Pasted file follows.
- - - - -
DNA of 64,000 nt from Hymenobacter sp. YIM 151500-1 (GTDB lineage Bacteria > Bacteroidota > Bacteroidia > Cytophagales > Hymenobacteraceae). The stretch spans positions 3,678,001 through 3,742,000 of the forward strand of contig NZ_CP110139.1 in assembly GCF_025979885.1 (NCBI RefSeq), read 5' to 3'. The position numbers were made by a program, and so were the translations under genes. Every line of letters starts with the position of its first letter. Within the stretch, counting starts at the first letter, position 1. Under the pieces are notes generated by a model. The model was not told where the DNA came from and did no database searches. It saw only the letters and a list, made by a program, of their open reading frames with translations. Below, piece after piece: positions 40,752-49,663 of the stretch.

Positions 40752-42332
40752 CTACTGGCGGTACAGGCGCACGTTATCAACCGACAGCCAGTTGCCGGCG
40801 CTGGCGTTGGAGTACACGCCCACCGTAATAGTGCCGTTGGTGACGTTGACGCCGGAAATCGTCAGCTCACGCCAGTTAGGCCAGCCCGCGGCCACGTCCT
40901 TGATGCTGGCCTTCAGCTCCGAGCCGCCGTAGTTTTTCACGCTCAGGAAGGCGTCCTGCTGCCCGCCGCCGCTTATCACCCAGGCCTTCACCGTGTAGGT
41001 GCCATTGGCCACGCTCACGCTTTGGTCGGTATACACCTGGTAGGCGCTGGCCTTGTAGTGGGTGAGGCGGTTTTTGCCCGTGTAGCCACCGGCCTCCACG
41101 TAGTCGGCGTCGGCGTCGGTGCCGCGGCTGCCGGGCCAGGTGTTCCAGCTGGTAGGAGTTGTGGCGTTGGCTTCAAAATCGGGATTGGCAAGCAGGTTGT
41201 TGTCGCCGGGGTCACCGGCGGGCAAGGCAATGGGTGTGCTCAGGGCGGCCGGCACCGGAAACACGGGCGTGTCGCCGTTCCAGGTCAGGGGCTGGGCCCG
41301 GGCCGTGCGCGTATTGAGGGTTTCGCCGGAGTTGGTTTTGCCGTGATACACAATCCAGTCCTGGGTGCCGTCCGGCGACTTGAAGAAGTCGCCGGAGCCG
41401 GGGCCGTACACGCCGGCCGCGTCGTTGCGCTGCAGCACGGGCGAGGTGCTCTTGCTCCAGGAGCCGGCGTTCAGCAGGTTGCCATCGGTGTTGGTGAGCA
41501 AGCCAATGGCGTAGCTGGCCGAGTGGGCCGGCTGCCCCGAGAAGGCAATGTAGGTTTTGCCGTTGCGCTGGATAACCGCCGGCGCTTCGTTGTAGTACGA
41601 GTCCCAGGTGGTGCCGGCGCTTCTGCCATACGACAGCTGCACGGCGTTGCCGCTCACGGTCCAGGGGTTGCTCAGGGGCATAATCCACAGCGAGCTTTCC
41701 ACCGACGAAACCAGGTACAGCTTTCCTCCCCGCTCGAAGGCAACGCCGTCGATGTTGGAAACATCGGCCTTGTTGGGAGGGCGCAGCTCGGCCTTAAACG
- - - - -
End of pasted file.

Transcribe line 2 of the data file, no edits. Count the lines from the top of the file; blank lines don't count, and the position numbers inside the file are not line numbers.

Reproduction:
Positions 40752-42332